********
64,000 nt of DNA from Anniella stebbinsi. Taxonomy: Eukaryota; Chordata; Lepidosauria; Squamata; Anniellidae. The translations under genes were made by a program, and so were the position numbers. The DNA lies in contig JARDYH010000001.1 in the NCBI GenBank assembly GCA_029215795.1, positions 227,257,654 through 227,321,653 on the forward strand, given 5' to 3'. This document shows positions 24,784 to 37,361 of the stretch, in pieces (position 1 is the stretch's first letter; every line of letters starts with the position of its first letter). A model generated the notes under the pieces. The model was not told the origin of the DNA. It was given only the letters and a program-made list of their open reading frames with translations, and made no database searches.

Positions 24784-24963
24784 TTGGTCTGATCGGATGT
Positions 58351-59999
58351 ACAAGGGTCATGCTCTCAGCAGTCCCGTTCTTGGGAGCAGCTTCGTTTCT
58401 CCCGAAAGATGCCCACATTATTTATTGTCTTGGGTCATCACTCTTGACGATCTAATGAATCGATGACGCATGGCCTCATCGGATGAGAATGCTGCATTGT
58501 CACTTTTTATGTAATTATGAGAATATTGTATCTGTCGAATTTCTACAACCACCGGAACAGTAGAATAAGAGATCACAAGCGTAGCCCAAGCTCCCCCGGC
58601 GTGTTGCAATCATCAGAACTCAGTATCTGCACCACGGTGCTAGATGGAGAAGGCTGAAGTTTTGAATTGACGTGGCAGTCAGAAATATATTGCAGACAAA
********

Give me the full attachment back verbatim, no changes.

64,000 nt of DNA from Anniella stebbinsi. Taxonomy: Eukaryota; Chordata; Lepidosauria; Squamata; Anniellidae. The translations under genes were made by a program, and so were the position numbers. The DNA lies in contig JARDYH010000001.1 in the NCBI GenBank assembly GCA_029215795.1, positions 227,257,654 through 227,321,653 on the forward strand, given 5' to 3'. This document shows positions 24,784 to 37,361 of the stretch, in pieces (position 1 is the stretch's first letter; every line of letters starts with the position of its first letter). A model generated the notes under the pieces. The model was not told the origin of the DNA. It was given only the letters and a program-made list of their open reading frames with translations, and made no database searches.

Positions 24784-24963
24784 TTGGTCTGATCGGATGT
Positions 58351-59999
58351 ACAAGGGTCATGCTCTCAGCAGTCCCGTTCTTGGGAGCAGCTTCGTTTCT
58401 CCCGAAAGATGCCCACATTATTTATTGTCTTGGGTCATCACTCTTGACGATCTAATGAATCGATGACGCATGGCCTCATCGGATGAGAATGCTGCATTGT
58501 CACTTTTTATGTAATTATGAGAATATTGTATCTGTCGAATTTCTACAACCACCGGAACAGTAGAATAAGAGATCACAAGCGTAGCCCAAGCTCCCCCGGC
58601 GTGTTGCAATCATCAGAACTCAGTATCTGCACCACGGTGCTAGATGGAGAAGGCTGAAGTTTTGAATTGACGTGGCAGTCAGAAATATATTGCAGACAAA